From my perspective, when reading sentences in Chinese, I might read:

[understandable part] [unknown word] [understandable part].

And I can usually understand the whole sentence to a large degree despite the unknown word (it'll usually be a name, or an adverb or idiom, i.e., something non-critical).

However when I'm listening to the same sentence, I instead hear:

[understandable part] [unknown word] [...what was that word? was it XYZ? oh no, that's not it; argh! they're still speaking? oh I give up].

And I completely miss the rest of the sentence (and this might carry on through later sentences). I subsequently read the transcript, and wonder why I thought it was so hard.

Question: How do I make my Chinese listening robust to unknown words?


1 Answer 1


In my experience reading has always been easier than listening, but I think that is because the majority of my study comes from text based materials. Practice is definitely required for learning to be able to understand through context clues instead of just by picking up every word, but I also have two suggestions for strategies to target listening practice.

First, play around with different speeds. My listening got much better in Chinese when I had a teacher who spoke about three times faster than my other teachers. The first week I understood almost nothing, but around week two or three, I ended up acclimating to it and being able to catch about as much as in my other classes. Right now I am learning Turkish from TurkishClass101.com and I really appreciate that they read the texts at half speed and at double speed so you can get used to hearing how the sounds might change at different tempos. If you are talking with someone who speaks slowly, you can think through vocabulary lists and check if that's the word you thought you heard in your head, but when people speak more quickly you are forced to give up on "getting" every single word and instead learn to trust yourself more on understanding context even if you miss a word or learn to make educated guesses for the gaps and remember what the potential options are as you continue to listen for more context.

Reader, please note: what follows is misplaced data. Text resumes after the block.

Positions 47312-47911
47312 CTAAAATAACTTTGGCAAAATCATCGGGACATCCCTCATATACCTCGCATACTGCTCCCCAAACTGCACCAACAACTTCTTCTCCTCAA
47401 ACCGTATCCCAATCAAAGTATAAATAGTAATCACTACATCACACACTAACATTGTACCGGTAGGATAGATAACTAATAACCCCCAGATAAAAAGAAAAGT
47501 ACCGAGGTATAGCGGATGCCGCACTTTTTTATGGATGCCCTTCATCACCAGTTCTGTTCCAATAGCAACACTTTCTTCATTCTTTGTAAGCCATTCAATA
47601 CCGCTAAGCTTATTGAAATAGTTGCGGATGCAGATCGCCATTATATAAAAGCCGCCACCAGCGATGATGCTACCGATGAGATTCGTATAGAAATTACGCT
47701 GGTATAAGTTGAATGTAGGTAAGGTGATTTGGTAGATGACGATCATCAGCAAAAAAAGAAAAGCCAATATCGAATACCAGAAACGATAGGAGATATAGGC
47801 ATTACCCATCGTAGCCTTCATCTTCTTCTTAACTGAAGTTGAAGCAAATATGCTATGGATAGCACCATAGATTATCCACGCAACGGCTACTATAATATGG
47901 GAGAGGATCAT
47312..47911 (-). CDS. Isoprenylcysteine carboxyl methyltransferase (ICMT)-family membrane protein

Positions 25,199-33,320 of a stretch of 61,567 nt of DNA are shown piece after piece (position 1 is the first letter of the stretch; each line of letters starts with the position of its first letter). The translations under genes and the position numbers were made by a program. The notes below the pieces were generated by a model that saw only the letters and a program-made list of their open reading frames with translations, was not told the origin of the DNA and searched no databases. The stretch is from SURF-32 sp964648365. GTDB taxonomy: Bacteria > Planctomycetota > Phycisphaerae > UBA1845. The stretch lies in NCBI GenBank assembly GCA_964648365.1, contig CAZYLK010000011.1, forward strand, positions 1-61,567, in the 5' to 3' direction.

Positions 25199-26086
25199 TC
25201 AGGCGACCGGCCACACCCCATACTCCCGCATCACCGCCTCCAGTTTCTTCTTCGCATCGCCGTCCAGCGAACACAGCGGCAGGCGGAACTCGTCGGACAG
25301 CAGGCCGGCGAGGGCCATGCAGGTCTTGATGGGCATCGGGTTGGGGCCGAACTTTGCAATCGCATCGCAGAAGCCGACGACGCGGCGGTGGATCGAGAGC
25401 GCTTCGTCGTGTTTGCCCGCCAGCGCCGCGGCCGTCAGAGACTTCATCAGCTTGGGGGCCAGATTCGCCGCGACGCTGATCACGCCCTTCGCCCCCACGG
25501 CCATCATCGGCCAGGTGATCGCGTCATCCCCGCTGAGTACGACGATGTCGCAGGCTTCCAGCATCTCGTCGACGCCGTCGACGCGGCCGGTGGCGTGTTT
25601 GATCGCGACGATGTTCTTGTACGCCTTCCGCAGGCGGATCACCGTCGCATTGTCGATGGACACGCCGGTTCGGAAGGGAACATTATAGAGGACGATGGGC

Second, intentionally listen for new words in your listening material. ChinesePod does a really good job of this on their advanced level podcasts- they will describe new words in the target language, then have a dialogue that intentionally uses the new vocabulary, and follow up with a more free-form discussion of the topic where the new words are often used just because they fit the vocabulary of the subject. I've tried to do this myself when watching TV shows. If you haven't watched SpongeBob Squarepants in Chinese it is translated very well and having some context for what the show will be about can help you look up some words you think could be used beforehand so you can listen for them explicitly.

You can usually understand people speaking your native language even if the signal on a phone or internet cuts out for a word or two- being able to do this in another language just requires you to be able to trust your ability to make up for it in the same way. When you get used to listening with different speeds, you're forcing yourself to keep up with the speaker even if there are words that you don't totally get, and when you listen for specific words you are teaching yourself to process new information at speech-tempo. I still find reading easier than listening, but these strategies helped me feel more confident dealing with ambiguity in speech.

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